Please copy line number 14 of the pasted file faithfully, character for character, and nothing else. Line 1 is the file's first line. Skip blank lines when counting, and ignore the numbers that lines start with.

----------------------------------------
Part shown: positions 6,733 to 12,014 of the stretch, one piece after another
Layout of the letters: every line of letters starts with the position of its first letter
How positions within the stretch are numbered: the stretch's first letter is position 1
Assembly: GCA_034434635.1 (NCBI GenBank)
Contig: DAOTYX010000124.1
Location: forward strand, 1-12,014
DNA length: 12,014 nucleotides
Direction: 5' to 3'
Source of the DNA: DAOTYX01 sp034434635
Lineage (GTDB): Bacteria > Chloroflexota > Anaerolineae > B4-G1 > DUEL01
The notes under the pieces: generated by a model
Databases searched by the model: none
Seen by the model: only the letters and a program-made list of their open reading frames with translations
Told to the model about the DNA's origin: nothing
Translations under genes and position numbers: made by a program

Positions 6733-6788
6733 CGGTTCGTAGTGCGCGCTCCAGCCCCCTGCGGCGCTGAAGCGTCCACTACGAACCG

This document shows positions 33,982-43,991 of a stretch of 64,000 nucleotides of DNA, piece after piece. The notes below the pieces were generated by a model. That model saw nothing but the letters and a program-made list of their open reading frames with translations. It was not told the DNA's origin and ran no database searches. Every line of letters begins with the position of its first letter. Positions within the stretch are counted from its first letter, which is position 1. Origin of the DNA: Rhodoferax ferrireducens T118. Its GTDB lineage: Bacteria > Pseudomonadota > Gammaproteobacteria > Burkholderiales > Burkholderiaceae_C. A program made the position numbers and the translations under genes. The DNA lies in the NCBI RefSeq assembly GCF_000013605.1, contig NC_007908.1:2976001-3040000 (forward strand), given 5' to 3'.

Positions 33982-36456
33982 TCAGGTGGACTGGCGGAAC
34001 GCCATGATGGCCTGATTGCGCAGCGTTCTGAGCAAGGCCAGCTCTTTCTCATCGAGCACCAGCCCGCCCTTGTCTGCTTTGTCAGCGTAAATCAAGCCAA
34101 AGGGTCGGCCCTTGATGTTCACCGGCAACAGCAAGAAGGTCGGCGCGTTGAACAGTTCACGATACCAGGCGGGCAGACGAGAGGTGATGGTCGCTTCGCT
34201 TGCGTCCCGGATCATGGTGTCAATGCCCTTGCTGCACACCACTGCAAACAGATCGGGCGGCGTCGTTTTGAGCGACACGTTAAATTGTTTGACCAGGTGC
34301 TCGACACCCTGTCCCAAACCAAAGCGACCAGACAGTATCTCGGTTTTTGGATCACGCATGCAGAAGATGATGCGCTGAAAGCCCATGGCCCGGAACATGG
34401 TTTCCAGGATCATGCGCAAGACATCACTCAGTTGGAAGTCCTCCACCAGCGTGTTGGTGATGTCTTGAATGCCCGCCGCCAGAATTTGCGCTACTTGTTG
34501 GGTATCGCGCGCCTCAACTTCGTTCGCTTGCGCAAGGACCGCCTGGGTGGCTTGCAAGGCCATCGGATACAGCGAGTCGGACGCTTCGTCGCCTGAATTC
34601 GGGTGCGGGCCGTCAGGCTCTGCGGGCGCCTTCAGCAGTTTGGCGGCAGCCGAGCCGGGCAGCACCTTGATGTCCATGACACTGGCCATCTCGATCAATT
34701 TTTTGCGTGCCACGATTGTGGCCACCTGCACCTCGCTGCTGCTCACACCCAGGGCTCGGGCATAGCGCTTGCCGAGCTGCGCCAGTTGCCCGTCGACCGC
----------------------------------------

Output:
Told to the model about the DNA's origin: nothing